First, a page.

An atmospheric thriller, Kill List boasts a great ending. There are a few small problems with the film, but overall it is a worthwhile watch.
Shel is frustrated with her husband Jay as money is tight and he has not worked for eight months. When his best friend Gal and new girlfriend Fiona come to dinner, Jay reluctantly agrees to do another ‘job’. After being given a list of targets, Jay and Gal set about completing their task. As they make their way through the list, the men go off track as they witness something horrifying that leads them to an even darker place…
A thriller that transforms into a horror movie at certain points, Kill List makes a lasting impression primarily for its ending. The film begins as a crime film, seemingly concerned with two contract killers and the necessity to complete their task. In the background, there is the fact that Jay and Gal are army veterans as well as some unexplained past trauma.
Kill List relies on the combination of apprehension and a sense of the unknown to grip viewers. Director and co-writer Ben Wheatley is successful for the most part in maintaining this tension. There are a few occasions in the first half of the film that the atmosphere wanes slightly, but Kill List recovers from this.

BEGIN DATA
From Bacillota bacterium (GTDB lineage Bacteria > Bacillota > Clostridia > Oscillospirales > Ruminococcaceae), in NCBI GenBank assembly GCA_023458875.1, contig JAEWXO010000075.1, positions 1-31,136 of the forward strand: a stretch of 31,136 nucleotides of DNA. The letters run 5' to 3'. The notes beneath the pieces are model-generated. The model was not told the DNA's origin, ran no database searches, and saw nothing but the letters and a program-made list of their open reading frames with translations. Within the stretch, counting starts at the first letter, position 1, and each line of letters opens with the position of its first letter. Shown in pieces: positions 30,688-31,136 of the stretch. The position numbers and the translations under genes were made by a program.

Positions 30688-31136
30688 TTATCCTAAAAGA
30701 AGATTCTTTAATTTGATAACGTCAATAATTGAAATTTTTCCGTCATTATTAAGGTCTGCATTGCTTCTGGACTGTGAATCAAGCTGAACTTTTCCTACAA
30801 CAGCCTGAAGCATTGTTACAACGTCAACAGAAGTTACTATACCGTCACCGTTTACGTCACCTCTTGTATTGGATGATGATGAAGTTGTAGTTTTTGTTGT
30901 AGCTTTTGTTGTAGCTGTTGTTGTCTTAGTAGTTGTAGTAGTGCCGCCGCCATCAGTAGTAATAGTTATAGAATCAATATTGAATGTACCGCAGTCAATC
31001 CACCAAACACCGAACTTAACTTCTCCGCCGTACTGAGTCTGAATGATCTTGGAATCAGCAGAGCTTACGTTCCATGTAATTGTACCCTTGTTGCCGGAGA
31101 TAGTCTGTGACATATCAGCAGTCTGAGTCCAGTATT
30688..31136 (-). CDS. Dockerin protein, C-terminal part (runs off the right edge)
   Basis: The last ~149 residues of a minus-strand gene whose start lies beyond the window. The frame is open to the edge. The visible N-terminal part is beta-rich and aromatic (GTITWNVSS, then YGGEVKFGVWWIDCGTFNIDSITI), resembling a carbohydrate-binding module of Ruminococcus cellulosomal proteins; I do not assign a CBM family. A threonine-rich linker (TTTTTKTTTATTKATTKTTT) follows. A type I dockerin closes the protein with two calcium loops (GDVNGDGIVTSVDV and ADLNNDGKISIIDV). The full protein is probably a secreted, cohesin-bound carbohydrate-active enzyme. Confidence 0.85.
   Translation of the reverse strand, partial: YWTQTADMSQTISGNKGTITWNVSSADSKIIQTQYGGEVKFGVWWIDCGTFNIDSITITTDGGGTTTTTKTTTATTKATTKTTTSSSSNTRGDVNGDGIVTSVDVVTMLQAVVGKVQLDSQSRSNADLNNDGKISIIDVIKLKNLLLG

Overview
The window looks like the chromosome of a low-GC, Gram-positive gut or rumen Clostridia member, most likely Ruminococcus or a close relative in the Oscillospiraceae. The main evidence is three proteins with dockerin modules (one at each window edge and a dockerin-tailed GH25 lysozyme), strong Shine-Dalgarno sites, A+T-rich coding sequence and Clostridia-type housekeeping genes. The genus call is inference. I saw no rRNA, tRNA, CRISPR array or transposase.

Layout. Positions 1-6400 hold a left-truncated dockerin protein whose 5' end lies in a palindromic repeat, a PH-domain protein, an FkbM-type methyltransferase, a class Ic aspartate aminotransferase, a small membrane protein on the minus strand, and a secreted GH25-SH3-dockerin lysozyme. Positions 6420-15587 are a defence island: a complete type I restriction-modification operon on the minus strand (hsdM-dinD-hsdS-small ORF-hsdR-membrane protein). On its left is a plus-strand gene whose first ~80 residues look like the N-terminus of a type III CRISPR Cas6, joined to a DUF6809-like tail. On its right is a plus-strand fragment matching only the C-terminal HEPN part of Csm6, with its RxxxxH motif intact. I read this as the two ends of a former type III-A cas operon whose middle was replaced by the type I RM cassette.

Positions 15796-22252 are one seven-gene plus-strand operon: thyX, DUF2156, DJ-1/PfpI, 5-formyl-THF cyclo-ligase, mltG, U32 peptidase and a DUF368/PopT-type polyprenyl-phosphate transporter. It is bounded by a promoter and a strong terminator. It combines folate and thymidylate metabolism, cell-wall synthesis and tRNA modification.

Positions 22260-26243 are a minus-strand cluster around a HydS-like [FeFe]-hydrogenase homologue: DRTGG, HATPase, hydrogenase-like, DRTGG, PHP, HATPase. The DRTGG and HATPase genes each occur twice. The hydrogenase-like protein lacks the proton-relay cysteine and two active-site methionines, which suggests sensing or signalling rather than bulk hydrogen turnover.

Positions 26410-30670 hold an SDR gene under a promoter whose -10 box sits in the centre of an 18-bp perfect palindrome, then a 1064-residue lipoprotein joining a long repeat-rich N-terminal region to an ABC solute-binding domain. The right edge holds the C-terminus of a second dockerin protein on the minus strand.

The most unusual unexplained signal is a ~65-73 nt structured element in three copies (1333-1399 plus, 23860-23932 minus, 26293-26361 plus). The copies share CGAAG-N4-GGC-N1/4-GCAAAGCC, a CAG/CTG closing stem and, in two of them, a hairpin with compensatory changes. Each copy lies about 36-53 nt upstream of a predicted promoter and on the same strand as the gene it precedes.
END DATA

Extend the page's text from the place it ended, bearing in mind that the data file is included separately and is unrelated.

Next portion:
The narrative of the film is interesting, although there are too many things that are left unexplained. Perhaps this feeds into the mystery, but the film would have been more cohesive if the varying elements had slipped together in a succinct manner. Wheatley and co-writer Amy Jump have produced a good script. The dialogue is natural, and the interactions and banter between Jay and Gal come across as authentic.
Wheatley is clearly a fan of abrupt editing, as this is used several times in the film, not least in the initial scene where viewers are catapulted into the midst of a blazing row. The camerawork and lighting are also effective, particularly in the film’s later night scenes.
Performances in the film are good. Neil Maskell and MyAnna Buring are suitably cast as Jay and Shel; their rows are believable and uncomfortable. Michael Smiley brings some lightness as Gal, while Emma Fryer appears a little restricted in her expressions as Fiona.
The film’s ending is very well constructed, and is likely to stay with viewers after they leave the cinema. Kill List‘s violence is considerable, but it is the climate of the film that leaves a lasting impression.